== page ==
Despite being quite chunky – it’s 40cm in length, 18cm in depth and 20cm tall – the Sage A Bit More won’t take up too much worktop space if positioned side-on between your other appliances. However, you may need to have first acquainted yourself with the four main buttons on the front – ‘a bit more’, crumpet/fruit loaf, frozen and cancel.

Sage The 'A Bit More' Toaster 4 Slice at home

(Image credit: Future)

I shall skip straight to the cancel button first because this is the most important button on any toaster. It’s the button that saves the day when you’re an overnight guest at someone else’s house and you’re in the kitchen in the morning making some toast when smoke starts pouring out of every orifice and, in a blind panic, you stab at every button you can see in a vain attempt to prevent setting off every smoke alarm in the building. Since you’re completely unfamiliar with the toaster in question, you’d rather not simply lift the toast lever in case you break a mechanism, so you reach for the only saviour you can see – the mains plug.

I’ve been in this situation countless times so I’m pleased to say that this model has a glowing red ‘cancel’ button that you simply can’t miss. Press it once and the toast pops up. Simple, effective. Not only that, but the main lever also lets the user have ‘A Quick Look’ to see how it’s getting on, thereby preventing any smokey moments in the first place. You may come to love this feature because it lets you have a sneaky glance midway through the toasting process.

Right, back to the other buttons. The first one in line is the eponymous ‘a bit more’ button and this is the one to tap if the toast has popped up and it isn’t brown enough. To activate the sequence, simply press the ‘bit more’ button and push the lever down again. This may sound like a gimmick but it’s actually really useful because it adds about another 30 seconds of toasting without having to touch the browning scale slider control which you will have inevitably spent time experimenting with to find the sweet spot for your preferred type of bread. It also prevents excessive burning because you’ve simply pushed the toast down again, gone to make a cup off tea and forgotten to check the toaster in the process. It happens.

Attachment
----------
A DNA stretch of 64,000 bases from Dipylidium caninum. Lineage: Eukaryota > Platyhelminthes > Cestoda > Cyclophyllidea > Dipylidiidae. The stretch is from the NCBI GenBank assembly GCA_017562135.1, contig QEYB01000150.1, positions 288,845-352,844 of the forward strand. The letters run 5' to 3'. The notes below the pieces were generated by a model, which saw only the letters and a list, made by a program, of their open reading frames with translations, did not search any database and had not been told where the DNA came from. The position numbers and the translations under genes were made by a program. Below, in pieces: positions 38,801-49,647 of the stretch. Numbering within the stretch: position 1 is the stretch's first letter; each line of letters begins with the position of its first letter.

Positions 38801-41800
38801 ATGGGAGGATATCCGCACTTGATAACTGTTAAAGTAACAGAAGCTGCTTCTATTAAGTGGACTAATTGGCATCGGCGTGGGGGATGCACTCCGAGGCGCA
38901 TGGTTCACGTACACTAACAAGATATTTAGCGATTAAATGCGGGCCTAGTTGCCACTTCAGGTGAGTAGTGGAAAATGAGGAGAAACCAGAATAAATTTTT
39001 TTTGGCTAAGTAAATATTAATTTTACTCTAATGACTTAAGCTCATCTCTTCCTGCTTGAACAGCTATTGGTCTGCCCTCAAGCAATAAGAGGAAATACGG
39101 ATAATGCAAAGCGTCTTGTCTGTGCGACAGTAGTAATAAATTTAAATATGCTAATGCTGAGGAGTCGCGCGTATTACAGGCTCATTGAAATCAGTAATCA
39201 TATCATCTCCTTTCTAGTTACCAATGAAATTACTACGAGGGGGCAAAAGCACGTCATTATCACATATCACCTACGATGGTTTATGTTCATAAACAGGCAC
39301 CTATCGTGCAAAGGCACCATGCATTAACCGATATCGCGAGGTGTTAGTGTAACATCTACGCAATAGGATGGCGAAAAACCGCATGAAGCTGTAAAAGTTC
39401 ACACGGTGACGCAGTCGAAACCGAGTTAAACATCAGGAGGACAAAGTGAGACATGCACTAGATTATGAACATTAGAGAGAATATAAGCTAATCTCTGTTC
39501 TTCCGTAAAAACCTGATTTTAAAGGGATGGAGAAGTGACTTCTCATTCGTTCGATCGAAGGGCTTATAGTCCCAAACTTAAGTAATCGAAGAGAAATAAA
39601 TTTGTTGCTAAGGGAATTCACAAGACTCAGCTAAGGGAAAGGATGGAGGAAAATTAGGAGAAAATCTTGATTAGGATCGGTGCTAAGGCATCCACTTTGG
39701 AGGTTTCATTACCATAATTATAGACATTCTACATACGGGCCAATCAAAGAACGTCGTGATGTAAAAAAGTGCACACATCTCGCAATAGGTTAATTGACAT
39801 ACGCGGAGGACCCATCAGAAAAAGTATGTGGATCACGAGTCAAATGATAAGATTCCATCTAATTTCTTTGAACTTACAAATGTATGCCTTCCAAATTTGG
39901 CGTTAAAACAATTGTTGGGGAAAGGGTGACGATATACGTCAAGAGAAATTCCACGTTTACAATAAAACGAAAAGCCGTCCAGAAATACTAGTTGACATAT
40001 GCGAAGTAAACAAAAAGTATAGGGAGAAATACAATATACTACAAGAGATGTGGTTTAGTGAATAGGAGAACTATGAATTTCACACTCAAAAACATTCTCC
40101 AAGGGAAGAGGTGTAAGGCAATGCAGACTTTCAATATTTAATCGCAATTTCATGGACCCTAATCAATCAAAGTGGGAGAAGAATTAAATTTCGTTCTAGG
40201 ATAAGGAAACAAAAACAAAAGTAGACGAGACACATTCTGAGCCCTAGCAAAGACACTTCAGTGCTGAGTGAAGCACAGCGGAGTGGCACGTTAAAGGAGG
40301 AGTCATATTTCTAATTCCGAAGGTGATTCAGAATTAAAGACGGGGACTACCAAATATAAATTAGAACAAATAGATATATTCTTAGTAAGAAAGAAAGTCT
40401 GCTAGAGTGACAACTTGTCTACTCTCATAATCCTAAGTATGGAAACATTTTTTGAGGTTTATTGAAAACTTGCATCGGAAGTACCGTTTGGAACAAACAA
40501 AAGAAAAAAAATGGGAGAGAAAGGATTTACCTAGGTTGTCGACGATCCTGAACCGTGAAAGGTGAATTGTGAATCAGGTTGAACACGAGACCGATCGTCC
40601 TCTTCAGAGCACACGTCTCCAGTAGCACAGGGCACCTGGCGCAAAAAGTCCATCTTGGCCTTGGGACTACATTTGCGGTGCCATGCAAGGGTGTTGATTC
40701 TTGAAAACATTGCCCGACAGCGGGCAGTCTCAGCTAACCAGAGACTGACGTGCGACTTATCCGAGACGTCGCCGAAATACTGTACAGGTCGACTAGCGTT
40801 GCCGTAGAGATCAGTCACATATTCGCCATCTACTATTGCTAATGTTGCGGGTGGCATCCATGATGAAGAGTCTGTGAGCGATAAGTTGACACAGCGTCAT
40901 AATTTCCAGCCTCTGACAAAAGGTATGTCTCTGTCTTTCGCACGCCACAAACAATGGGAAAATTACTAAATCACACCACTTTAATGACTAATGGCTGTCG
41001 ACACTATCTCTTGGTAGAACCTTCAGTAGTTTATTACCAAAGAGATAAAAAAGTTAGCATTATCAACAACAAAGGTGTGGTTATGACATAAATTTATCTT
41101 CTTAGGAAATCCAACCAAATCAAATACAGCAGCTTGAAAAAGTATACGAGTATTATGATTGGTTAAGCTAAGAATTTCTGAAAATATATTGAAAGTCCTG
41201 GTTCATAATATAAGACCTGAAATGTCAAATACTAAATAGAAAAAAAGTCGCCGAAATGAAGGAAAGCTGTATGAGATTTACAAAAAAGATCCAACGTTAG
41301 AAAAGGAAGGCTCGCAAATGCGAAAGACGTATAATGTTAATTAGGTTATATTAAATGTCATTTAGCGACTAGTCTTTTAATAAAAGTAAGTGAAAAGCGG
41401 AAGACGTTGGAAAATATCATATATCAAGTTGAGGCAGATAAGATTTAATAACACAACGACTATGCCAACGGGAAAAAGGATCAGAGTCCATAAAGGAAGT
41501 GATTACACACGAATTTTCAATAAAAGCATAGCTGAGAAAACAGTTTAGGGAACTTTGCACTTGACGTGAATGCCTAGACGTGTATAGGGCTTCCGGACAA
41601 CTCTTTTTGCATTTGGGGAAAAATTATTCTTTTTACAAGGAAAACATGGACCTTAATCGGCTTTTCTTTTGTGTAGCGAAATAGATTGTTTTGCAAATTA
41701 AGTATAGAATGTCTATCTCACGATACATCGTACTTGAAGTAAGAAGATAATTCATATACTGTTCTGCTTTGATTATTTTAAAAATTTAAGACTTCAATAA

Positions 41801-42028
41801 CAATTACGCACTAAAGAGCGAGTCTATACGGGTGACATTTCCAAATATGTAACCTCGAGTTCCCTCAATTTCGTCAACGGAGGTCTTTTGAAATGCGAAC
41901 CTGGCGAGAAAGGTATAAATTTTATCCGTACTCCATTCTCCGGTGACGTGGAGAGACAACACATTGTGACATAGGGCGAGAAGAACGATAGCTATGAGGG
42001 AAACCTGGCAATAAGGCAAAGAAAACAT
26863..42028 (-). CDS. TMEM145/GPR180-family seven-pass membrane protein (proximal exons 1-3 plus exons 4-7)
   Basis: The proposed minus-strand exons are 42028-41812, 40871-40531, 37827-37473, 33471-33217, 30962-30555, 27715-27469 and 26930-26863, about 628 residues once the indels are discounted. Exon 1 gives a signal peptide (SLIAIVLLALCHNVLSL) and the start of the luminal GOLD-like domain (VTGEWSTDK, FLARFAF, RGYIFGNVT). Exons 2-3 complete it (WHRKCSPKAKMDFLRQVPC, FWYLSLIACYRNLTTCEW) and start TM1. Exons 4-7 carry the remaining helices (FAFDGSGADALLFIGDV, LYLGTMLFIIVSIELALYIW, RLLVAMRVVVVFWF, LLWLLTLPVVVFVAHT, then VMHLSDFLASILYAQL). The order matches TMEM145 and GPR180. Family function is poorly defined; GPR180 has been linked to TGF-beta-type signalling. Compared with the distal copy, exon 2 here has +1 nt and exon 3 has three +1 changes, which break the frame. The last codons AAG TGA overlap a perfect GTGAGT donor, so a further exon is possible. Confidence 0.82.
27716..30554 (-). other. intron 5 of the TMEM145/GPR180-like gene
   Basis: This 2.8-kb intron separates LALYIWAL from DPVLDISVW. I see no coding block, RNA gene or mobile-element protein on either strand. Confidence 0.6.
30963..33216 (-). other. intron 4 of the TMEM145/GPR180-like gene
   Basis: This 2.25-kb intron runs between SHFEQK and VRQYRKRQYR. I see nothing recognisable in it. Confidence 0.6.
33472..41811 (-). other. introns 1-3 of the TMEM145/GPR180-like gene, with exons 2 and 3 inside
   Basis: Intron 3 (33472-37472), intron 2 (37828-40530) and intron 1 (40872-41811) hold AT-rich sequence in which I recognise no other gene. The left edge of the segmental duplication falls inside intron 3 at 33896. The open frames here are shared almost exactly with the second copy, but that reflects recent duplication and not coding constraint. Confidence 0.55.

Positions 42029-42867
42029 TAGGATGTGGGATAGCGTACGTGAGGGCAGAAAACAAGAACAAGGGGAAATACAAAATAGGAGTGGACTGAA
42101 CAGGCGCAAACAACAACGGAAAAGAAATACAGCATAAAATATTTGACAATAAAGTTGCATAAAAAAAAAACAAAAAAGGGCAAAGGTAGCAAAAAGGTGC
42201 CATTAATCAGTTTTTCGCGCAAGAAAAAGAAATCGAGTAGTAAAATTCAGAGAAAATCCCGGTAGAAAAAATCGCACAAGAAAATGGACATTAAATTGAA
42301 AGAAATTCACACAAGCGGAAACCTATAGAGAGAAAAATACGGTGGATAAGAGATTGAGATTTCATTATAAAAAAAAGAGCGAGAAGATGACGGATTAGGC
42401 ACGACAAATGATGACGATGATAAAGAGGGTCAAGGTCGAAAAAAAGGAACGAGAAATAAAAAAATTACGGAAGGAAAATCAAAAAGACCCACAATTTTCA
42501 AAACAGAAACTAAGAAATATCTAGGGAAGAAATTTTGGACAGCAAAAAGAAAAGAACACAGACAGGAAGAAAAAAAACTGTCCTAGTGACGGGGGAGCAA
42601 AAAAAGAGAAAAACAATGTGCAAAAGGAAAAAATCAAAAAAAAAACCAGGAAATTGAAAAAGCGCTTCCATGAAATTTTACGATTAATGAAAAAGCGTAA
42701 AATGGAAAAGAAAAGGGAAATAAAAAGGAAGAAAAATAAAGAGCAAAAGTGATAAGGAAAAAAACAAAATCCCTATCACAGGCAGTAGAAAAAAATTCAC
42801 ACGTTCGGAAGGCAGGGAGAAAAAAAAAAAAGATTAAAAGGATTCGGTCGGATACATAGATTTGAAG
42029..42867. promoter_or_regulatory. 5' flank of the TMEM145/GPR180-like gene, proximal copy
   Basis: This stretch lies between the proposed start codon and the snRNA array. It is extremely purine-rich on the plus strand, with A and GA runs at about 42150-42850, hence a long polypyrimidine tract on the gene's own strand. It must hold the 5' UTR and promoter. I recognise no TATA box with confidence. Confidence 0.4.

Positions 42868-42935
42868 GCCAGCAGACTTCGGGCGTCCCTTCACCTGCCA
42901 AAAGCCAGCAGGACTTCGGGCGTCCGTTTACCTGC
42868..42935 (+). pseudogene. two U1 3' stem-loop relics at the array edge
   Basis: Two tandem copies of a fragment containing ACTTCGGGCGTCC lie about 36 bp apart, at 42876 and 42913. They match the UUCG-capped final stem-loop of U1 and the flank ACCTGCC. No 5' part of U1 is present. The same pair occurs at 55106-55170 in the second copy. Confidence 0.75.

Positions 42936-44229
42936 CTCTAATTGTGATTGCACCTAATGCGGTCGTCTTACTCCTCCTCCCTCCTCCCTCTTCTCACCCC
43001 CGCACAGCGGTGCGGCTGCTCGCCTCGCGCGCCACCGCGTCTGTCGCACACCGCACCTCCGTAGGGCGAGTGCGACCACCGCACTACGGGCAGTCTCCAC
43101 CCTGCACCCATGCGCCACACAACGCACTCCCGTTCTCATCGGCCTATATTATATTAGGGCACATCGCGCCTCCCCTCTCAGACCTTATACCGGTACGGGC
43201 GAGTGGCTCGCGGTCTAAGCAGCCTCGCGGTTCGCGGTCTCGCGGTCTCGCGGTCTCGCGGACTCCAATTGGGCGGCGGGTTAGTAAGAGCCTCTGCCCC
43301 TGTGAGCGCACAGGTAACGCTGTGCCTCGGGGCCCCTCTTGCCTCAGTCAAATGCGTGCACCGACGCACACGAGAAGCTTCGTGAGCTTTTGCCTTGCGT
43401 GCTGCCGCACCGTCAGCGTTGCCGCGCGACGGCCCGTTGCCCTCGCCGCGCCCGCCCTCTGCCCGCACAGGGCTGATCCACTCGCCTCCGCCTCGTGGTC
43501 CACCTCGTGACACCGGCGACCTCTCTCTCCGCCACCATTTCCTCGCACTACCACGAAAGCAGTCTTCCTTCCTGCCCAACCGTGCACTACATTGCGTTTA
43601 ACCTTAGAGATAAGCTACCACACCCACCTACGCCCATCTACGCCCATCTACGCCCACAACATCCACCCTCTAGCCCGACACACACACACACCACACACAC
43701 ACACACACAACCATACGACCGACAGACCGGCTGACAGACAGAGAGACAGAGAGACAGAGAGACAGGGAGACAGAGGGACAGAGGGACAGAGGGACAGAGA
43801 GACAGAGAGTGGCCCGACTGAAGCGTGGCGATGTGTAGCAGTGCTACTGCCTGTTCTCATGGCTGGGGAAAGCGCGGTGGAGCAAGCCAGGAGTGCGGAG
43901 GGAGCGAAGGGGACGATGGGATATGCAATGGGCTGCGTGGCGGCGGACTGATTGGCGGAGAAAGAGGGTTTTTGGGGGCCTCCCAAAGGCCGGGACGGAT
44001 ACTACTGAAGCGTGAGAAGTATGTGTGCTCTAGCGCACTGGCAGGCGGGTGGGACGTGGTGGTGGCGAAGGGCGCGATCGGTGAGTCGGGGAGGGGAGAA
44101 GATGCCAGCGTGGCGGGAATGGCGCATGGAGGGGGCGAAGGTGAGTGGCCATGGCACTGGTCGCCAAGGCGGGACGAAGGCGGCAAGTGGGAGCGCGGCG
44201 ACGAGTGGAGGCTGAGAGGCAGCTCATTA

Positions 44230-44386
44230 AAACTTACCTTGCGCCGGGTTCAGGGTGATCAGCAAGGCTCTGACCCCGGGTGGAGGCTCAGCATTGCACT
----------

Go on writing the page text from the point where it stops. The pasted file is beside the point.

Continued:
The second button in line is for toasting crumpets, fruit loaf and hot cross buns, and it does this by providing more heat energy to the inner elements. Simply place the crumpet or bun with its inside facing inwards – as per the markings etched on the divider in dirty great typeface – and it will toast the inner side of the crumpet more than the outer crusty side. This is a great thing since toasting buns and crumpets can often result in the drier crusty side toasting too much. Finally, the third button from the left is for toasting frozen bread and it does what it says on the tin – pop in a frozen slice and it will gently warm it up before toasting it.

Where some toasters give you a vague idea of how much longer the toasting process will continue, this one has a bright bluish LED scale that flashes till pop-up time. You get 12 increments on the scale so chances are you will easily find your sweet spot. To help you, the numbers 1 to 5 are written on the side to give you a vague idea of your chosen setting. The sliding mechanism itself is a wonderfully tactile thing to use, too, and once set it seems very accurate.

Sage The 'A Bit More' Toaster 4 Slice slats

Taller bread slices may need to be positioned horizontally for even toasting with no turning

(Image credit: Future)